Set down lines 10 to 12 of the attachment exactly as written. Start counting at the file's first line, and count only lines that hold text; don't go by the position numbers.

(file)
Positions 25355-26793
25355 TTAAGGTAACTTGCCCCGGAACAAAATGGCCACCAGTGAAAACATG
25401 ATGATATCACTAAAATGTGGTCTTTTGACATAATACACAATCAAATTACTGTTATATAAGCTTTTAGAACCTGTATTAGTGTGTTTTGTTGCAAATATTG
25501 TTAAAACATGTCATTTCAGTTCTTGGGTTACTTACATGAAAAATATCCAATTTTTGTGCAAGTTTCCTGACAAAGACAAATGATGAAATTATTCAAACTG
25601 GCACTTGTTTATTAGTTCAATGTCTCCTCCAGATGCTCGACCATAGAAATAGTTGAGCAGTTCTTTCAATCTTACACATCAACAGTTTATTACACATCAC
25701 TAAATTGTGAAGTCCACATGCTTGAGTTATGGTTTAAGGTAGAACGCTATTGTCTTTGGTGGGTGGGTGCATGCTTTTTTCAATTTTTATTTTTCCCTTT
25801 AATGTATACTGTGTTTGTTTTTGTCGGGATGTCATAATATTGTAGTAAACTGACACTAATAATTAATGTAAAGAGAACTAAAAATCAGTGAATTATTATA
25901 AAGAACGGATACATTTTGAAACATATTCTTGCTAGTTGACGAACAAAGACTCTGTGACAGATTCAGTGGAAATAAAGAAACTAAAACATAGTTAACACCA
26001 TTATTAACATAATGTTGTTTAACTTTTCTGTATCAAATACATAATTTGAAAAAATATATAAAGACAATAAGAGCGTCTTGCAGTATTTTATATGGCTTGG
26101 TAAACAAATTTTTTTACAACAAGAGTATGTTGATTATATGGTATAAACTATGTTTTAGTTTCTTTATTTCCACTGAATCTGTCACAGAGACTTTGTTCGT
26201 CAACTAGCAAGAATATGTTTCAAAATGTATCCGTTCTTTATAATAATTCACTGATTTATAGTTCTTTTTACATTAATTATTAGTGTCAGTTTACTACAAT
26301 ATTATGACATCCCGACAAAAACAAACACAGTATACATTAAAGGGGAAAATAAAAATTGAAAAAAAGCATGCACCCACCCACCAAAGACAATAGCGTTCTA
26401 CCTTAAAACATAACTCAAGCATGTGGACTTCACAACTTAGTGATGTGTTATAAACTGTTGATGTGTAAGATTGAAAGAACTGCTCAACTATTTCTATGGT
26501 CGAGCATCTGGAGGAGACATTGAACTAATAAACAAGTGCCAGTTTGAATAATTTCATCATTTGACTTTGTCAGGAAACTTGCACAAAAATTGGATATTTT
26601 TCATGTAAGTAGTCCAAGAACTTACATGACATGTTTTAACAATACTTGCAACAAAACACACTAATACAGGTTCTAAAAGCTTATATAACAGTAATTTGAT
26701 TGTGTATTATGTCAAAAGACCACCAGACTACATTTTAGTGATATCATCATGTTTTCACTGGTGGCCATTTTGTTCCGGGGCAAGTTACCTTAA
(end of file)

26101 TAAACAAATTTTTTTACAACAAGAGTATGTTGATTATATGGTATAAACTATGTTTTAGTTTCTTTATTTCCACTGAATCTGTCACAGAGACTTTGTTCGT
26201 CAACTAGCAAGAATATGTTTCAAAATGTATCCGTTCTTTATAATAATTCACTGATTTATAGTTCTTTTTACATTAATTATTAGTGTCAGTTTACTACAAT
26301 ATTATGACATCCCGACAAAAACAAACACAGTATACATTAAAGGGGAAAATAAAAATTGAAAAAAAGCATGCACCCACCCACCAAAGACAATAGCGTTCTA